If you move to or from Scotland, have more than one home, or don’t have a home, you’ll need to work out if you’re a Scottish taxpayer. You can do this on the HMRC website:
- If you move to or from Scotland during the tax year
- If you live in more than one home
Will I need to do anything differently?
If you pay your Income Tax through your wages (PAYE), HMRC will advise your employer to treat you as a Scottish taxpayer so you don’t need to do anything.
If you fill in a Self Assessment tax return you’ll declare if you’re a Scottish taxpayer on the return.
While most people will not need to keep any additional records, it's always sensible to keep a copy of all your expenses and financial documents that may be needed to show your income and expenses wherever you pay tax. This may include things such as bills, subscriptions, travel expenses, local parking permits, memberships, registrations and bank statements.
If you are already a RIFT client you will not need to do anything differently at all as we will handle all the necessary paperwork and calculations for you.
If you have any questions then give us a call.
Will my tax code change if I am a Scottish Tax Payer?
If you are counted as a Scottish taxpayer by HMRC or reside,
A new 'S' prefix will be introduced to the tax code of Scottish taxpayers, and payroll software must be able to apply variable rates of SRIT.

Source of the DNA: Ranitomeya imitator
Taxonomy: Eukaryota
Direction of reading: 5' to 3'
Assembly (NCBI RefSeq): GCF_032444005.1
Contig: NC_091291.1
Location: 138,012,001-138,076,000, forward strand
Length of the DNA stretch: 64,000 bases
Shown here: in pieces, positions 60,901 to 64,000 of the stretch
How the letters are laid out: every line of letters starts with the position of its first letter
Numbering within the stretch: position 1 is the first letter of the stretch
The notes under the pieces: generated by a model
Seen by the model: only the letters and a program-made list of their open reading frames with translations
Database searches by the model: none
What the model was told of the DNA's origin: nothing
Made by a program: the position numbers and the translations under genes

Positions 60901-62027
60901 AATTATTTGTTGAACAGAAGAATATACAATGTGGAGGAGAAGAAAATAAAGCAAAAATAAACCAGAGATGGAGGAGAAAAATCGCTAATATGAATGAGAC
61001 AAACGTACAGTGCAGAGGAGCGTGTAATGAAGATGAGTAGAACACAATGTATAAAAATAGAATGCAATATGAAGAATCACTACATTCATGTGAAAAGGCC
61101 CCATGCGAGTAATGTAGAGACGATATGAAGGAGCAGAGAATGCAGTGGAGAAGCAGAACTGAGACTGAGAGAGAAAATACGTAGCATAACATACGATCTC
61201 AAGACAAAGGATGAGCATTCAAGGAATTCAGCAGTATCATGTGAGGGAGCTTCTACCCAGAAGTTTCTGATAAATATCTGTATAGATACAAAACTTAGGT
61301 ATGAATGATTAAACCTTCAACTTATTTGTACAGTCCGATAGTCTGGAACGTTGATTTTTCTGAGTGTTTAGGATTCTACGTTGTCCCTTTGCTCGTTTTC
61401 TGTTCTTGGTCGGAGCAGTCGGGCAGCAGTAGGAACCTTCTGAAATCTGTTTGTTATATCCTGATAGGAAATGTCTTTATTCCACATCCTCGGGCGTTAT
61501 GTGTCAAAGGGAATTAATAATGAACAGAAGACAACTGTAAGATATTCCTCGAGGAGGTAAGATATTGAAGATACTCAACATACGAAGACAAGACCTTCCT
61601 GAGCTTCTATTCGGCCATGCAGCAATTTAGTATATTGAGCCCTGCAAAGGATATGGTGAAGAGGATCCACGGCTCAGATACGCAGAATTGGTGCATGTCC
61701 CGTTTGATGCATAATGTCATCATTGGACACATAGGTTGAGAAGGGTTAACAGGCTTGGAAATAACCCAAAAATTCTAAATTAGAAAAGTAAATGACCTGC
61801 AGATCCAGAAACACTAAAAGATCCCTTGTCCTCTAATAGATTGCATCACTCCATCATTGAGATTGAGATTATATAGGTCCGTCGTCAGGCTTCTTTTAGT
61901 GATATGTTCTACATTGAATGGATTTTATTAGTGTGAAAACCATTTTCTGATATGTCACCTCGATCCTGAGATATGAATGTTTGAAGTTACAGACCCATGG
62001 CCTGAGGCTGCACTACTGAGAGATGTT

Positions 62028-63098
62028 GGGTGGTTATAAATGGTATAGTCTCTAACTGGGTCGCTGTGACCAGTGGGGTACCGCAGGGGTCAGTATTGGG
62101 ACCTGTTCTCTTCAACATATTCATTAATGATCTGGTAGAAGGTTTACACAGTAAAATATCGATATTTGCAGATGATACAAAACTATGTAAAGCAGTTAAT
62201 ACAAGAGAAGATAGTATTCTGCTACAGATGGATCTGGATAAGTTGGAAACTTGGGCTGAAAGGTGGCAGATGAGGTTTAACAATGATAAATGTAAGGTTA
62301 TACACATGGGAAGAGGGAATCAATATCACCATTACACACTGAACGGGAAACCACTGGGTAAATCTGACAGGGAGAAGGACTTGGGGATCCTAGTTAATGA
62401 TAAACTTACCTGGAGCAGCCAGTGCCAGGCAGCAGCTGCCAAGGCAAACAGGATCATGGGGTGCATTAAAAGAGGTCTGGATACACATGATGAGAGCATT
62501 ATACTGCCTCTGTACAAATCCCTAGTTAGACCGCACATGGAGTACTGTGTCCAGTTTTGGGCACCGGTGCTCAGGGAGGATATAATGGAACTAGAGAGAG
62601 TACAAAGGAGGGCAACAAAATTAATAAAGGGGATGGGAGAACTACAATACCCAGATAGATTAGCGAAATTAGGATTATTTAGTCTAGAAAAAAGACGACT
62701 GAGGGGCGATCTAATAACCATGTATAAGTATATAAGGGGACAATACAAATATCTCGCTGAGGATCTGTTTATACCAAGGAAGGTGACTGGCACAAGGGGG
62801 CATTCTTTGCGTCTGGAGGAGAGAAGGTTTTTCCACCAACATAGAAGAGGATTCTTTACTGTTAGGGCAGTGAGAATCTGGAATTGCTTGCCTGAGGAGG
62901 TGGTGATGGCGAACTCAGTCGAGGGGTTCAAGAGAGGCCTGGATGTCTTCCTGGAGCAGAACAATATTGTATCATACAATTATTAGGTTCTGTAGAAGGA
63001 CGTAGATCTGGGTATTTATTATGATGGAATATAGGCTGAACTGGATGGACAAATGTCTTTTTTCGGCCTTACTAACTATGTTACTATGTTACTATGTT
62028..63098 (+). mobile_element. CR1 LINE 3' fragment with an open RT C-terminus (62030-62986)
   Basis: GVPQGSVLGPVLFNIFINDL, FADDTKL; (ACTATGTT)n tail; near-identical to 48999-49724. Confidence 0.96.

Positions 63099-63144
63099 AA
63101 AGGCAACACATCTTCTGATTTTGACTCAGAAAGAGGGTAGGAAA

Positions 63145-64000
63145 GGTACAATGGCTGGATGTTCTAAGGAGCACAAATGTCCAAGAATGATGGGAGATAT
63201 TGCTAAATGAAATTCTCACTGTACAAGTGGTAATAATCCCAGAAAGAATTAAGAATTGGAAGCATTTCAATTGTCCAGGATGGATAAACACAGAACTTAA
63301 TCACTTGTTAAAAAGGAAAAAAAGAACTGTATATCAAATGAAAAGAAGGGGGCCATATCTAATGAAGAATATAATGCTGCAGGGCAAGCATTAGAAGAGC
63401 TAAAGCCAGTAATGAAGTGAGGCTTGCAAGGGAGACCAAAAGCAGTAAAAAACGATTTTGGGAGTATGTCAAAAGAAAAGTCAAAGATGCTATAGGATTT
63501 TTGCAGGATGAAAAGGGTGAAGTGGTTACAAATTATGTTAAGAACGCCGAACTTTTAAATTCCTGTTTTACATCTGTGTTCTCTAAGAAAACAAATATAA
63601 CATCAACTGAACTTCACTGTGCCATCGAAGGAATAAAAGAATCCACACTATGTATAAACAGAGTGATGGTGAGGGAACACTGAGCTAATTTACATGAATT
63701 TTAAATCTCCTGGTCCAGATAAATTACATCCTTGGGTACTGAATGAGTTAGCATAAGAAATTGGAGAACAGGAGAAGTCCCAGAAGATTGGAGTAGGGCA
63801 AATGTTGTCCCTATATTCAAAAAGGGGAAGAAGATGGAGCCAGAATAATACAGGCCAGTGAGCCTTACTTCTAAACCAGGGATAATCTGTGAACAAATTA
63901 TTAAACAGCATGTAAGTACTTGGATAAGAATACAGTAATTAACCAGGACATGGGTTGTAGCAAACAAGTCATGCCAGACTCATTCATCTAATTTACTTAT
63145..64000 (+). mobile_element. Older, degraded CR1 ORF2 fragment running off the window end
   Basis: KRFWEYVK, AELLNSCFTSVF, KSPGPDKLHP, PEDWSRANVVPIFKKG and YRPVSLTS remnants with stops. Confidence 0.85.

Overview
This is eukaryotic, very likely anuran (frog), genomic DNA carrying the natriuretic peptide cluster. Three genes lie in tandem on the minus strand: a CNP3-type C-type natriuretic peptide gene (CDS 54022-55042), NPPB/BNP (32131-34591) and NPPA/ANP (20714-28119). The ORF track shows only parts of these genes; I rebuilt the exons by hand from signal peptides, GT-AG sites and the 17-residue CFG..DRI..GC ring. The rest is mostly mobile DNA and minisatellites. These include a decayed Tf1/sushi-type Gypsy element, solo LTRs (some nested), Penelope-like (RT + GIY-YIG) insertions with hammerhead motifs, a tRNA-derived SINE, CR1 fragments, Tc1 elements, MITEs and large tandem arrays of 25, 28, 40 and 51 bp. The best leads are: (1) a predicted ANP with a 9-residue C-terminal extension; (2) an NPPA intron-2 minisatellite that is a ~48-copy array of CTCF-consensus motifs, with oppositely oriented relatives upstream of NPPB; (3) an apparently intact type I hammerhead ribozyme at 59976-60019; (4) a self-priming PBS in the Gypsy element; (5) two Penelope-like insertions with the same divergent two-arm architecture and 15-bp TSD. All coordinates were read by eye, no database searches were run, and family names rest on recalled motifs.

Read more about tax codes.
Is anything excluded from the Scottish Rate of Income Tax?
The Scottish rate of Income Tax doesn’t apply to income from savings such as building society interest or income from dividends. This rate will stay the same for all taxpayers across the UK.
HM Revenue and Customs (HMRC) will collect the Scottish rate of Income Tax on behalf of the Scottish government.
National Insurance contributions are unaffected by the introduction of the Scottish rate of Income Tax.
How will the Scottish Rate of Income Tax affect employers?
HM Revenue and Customs (HMRC) will identify who’ll be a Scottish taxpayer. Employers and pension providers don’t need to decide this and should only use a Scottish tax code if HMRC tell them to.
The new rules will trigger a change in PAYE procedures, and payroll software must be able to apply variable rates of SRIT.
You won’t need to change how you report or make payments for Income Tax to HMRC other than to apply the Scottish rate of Income Tax code to your Scottish taxpayer employees.
You must still apply the Scottish tax code for a Scottish taxpayer even though, overall, the amount of tax they pay isn’t changing.
You can read HMRC's guidance for employers in their Employee Bulletin: June 2015
The Scottish Parliament in Holyrood is set to acquire additional devolutionary powers in the future and this may result in further changes to tax rules. We'll always post about the latest updates here.
RIFT are the UK's leading tax rebates and tax return specialists, who've been in the business since 1999. If you think you could be due tax back, use our free tax rebate calculator to get an instant estimate of how much cash you could be owed.